Air Astana was described by the in January 2012 as having "performed better in its first decade than just about any other start-up carrier". Yet its origins represent one of the more intriguing and unlikely stories to have emerged from the airline industry in recent times. Originally conceived as a purely domestic airline, BAE Systems agreed in mid-2001 to participate in the proposed start-up at the request of Kazakhstan's head of state, President Nursultan Nazarbayev, in order to facilitate an air radar contract it was then negotiating with the Government of Kazakhstan. Sir Richard Evans, BAE System's chairman at the time, was instrumental in and key to the deal. However, the radar contract never materialised, and subsequent senior management changes and strategic reviews at BAE Systems led to the closure of its offices in Kazakhstan. Additionally, not withstanding the support of Nazarbayev, the start-up, initially seen as a foreign entity, was confronted with immediate and vocal opposition from many elements of Kazakhstan's media and political establishment.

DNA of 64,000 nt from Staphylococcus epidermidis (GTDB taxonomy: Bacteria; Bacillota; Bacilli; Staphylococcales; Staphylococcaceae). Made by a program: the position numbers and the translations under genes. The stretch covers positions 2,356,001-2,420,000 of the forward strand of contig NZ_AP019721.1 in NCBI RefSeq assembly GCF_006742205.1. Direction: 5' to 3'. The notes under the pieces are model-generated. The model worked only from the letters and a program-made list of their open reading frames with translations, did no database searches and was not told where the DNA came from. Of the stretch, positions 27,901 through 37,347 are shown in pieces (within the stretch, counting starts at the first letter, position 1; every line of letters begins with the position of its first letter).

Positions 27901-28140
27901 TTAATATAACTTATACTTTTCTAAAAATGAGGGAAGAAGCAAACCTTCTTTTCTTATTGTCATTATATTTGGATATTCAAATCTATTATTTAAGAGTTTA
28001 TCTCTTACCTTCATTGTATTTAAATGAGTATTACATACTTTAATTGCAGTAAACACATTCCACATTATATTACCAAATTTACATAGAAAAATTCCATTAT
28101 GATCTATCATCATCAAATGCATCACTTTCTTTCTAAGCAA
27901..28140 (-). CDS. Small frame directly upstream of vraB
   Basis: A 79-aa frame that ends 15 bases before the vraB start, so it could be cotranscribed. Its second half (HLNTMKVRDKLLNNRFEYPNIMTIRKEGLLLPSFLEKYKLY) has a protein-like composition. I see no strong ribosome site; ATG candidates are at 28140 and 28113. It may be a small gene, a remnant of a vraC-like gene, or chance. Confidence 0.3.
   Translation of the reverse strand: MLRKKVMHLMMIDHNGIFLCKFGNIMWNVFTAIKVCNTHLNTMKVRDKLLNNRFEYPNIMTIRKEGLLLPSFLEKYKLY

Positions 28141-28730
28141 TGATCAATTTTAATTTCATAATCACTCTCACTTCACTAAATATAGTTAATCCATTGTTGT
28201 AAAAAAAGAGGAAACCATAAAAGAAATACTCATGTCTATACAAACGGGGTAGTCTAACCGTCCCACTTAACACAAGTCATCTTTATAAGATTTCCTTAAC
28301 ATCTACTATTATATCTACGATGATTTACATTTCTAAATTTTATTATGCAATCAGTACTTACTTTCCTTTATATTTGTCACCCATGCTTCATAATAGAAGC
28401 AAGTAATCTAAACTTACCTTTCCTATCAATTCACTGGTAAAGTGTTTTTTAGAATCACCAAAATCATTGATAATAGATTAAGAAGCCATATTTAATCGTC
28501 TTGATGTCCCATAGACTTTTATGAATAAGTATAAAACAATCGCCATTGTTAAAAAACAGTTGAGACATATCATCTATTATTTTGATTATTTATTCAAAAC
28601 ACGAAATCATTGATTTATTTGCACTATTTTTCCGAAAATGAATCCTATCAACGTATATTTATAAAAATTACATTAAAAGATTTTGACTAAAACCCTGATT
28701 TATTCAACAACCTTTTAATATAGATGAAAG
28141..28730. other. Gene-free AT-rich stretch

In spite of a lack of support, the airline took off on the charge. Under its first operational president, former British Airways executive Lloyd Paxton (there had been a brace of short-lived pre-operational incumbents), it leased its first 3 Boeing 737s from International Lease Finance Corporation (ILFC) and commenced Commercial operations on 15 May 2002. In late 2003 Fokker 50s were leased from Aircraft Finance Trading BV (AFT) and 3 Boeing 757s from Pegasus Leasing Corp. It declared a net profit in 2003, its first full year of operations. Upon the bankruptcy of the previous flag carrier Air Kazakhstan in February 2004, it moved quickly to expand from its domestic network to key international routes to Dubai, Istanbul, Moscow and Beijing, followed by Frankfurt and London.